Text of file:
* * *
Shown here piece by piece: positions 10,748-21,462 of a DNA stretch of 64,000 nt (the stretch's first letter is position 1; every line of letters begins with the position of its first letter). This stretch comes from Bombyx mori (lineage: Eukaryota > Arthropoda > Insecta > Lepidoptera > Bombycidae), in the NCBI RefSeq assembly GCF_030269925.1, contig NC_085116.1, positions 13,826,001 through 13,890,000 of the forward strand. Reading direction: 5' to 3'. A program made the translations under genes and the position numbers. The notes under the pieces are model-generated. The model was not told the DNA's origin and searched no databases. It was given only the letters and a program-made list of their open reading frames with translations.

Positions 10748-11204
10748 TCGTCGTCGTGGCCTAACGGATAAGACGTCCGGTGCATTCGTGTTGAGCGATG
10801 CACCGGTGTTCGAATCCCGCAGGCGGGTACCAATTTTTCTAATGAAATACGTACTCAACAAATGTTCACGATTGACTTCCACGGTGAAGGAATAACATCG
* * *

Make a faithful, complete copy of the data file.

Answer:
Shown here piece by piece: positions 10,748-21,462 of a DNA stretch of 64,000 nt (the stretch's first letter is position 1; every line of letters begins with the position of its first letter). This stretch comes from Bombyx mori (lineage: Eukaryota > Arthropoda > Insecta > Lepidoptera > Bombycidae), in the NCBI RefSeq assembly GCF_030269925.1, contig NC_085116.1, positions 13,826,001 through 13,890,000 of the forward strand. Reading direction: 5' to 3'. A program made the translations under genes and the position numbers. The notes under the pieces are model-generated. The model was not told the DNA's origin and searched no databases. It was given only the letters and a program-made list of their open reading frames with translations.

Positions 10748-11204
10748 TCGTCGTCGTGGCCTAACGGATAAGACGTCCGGTGCATTCGTGTTGAGCGATG
10801 CACCGGTGTTCGAATCCCGCAGGCGGGTACCAATTTTTCTAATGAAATACGTACTCAACAAATGTTCACGATTGACTTCCACGGTGAAGGAATAACATCG